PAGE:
(Via ScienceNode) Turbulence is present in most fluids, like the ocean currents, the air around aircraft wings, the blood in our arteries or smoke from chimneys. Since turbulence is so prevalent, its study has many industrial and environmental applications. For instance, scientists model turbulence to improve vehicle design, diagnose atherosclerosis, build safer bridges, and reduce air pollution.
Caused by excess energy that cannot be absorbed by a fluid’s viscosity, turbulent flow is by nature irregular and therefore hard to predict. The speed of the fluid at any point constantly fluctuates in both magnitude and direction, presenting researchers with a long-standing challenge. The need to follow fluid lumps in time, space, and scale results in equations that generate too much information. Even now, only a small part of the flow will fit in a computer simulation.
Scientists use models to make up the missing part. However, if those models are imprecise, then the simulation is wrong and no longer represents the flow that it is attempting to simulate. Recent research published in Science by the Fluid Dynamics Group at Universidad Politécnica de Madrid (UPM) attempts to gain new insights into the physics behind turbulent flows and reduce the gaps between simulated flows and the flows around real devices. “A main source of discrepancy between computer-modeled flows and the flow around a real airplane is given by the poor performance of the models,” says José I. Cardesa, the first author of the work. The Fluid Dynamics Group at UPM is led by Javier Jiménez and has been studying fluid dynamics using RES supercomputing resources since 2006.
An underlying simplicity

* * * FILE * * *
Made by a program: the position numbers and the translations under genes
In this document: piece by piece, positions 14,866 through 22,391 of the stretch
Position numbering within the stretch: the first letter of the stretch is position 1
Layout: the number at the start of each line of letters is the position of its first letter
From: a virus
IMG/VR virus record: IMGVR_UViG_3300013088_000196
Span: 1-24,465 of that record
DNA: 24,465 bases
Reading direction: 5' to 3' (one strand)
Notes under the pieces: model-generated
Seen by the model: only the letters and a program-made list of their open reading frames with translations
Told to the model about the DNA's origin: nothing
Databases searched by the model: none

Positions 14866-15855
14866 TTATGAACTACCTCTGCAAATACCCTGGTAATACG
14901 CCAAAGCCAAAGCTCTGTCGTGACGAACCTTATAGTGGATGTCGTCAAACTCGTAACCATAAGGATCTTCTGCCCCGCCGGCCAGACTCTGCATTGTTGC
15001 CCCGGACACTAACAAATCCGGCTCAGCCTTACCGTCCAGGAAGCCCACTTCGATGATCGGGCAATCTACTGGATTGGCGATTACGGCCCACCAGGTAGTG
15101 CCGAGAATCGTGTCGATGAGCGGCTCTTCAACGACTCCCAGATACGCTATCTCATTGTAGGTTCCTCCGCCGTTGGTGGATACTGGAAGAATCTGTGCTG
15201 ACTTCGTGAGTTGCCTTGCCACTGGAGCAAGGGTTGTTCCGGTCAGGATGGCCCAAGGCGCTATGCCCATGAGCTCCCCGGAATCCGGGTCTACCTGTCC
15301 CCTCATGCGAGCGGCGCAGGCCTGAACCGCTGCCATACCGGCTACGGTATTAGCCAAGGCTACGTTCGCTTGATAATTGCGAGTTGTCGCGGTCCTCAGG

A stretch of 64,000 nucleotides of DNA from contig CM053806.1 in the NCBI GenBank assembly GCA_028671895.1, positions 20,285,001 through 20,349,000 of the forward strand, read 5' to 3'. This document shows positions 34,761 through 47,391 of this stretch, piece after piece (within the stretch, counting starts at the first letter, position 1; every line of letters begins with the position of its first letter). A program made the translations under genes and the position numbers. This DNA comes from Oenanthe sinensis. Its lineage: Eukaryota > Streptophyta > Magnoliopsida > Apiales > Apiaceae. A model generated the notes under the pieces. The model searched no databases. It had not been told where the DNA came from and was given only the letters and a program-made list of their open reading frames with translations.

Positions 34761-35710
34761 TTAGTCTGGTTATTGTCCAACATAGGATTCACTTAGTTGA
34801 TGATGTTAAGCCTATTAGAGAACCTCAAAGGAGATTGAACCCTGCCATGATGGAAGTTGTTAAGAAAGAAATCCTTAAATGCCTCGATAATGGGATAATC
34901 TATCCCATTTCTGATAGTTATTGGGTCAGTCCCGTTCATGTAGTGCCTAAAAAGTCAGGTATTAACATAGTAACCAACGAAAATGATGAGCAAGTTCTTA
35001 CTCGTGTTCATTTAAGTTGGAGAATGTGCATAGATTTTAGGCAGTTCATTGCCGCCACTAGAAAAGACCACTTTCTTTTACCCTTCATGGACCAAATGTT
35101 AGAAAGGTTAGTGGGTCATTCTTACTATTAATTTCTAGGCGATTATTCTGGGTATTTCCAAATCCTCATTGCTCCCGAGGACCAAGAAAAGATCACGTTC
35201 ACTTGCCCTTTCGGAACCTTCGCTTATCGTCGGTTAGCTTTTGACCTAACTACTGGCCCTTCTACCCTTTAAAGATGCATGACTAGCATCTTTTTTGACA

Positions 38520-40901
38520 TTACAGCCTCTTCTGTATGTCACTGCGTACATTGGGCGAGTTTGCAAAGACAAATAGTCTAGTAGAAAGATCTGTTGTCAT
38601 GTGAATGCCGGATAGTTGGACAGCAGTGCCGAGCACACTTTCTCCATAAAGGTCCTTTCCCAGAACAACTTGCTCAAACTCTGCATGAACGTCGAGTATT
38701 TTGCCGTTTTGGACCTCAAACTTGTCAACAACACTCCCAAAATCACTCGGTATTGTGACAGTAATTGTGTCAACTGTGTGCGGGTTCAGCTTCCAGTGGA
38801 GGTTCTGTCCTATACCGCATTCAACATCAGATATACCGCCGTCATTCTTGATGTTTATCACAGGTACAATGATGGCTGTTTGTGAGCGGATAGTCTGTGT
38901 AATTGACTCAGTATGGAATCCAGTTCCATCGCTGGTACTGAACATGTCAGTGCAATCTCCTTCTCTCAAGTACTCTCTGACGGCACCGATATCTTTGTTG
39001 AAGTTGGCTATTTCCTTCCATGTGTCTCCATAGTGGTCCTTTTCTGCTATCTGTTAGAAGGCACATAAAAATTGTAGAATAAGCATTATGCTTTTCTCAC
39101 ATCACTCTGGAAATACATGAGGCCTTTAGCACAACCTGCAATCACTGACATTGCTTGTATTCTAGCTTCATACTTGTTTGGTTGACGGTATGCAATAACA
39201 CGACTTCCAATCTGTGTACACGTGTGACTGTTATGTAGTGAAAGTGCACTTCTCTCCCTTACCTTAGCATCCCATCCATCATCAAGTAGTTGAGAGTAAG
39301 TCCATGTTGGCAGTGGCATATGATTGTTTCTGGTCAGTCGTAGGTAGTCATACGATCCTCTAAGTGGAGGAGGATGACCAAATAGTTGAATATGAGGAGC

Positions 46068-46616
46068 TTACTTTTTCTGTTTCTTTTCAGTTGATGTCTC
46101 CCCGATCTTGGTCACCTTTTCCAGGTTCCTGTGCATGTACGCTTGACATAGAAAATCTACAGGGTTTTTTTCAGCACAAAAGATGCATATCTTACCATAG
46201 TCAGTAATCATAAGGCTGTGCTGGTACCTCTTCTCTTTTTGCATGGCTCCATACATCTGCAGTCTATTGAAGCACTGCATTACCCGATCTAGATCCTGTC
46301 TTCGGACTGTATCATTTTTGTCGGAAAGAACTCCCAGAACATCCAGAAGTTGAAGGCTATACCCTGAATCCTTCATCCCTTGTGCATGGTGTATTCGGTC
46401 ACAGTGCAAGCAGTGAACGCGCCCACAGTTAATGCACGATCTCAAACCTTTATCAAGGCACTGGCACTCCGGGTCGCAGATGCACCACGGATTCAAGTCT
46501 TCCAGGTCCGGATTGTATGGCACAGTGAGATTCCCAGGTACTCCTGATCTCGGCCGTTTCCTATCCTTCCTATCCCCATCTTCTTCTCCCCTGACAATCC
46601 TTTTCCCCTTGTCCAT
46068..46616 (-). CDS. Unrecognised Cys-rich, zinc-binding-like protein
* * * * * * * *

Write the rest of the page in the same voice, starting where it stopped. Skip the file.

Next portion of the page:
In 1940s, mathematician Andrey Kolmogorov proposed that turbulence occurs in a cascade. A turbulent flow contains whirls of many different sizes. According to Kolmogorov, energy is transferred from the large whirls to smaller and more numerous whirls, rather than dispersing to farther distances. But, Cardesa says, the chaotic behavior of a fluid makes it hard to observe any trend with the naked eye.
Hoping to track individual eddy structures and determine if a recurrent behavior is at work in how turbulence spreads, researchers from Fluid Dynamics Group at UPM simulated turbulent flow using the MinoTauro cluster at the Barcelona Supercomputing Center.
The code was run in parallel on 32 NVIDIA Tesla M2090 cards, using a hybrid CUDA-MPI code developed by Alberto Vela-Martin. The simulation took almost three months to complete and resulted in over one hundred terabytes of compressed data.
Progress in analyzing the stored simulation data was initially slow, until researchers adjusted the code so it would fit on a single node of a computer cluster with 48 GB of RAM per node. This way, they could run the process independently on twelve different nodes and was able to complete the task within just one month.
Their results validated Kolmogorov’s theory, revealing an underlying simplicity in the apparently random motion of turbulent wind or water. The next step may be to try to understand the cause of the trend detected or to implement the new insights into flow simulation software.
The present work has benefited from advances in computational speed and storage capacity. Cardesa points out that his work would have been possible about ten years ago, but the expense would have been such that it would have required a ‘heroic’ computational effort. “The reduced cost of technology has made it possible for us to play with these datasets. This is an extremely useful situation to be in when doing fundamental research and throwing all our efforts at an unsolved problem.”
Cardesa, J.I., Vela-Martín, A. and Jiménez, J., 2017. The turbulent cascade in five dimensions. Science, p.eaan7933. DOI: 10.1126/science.aan7933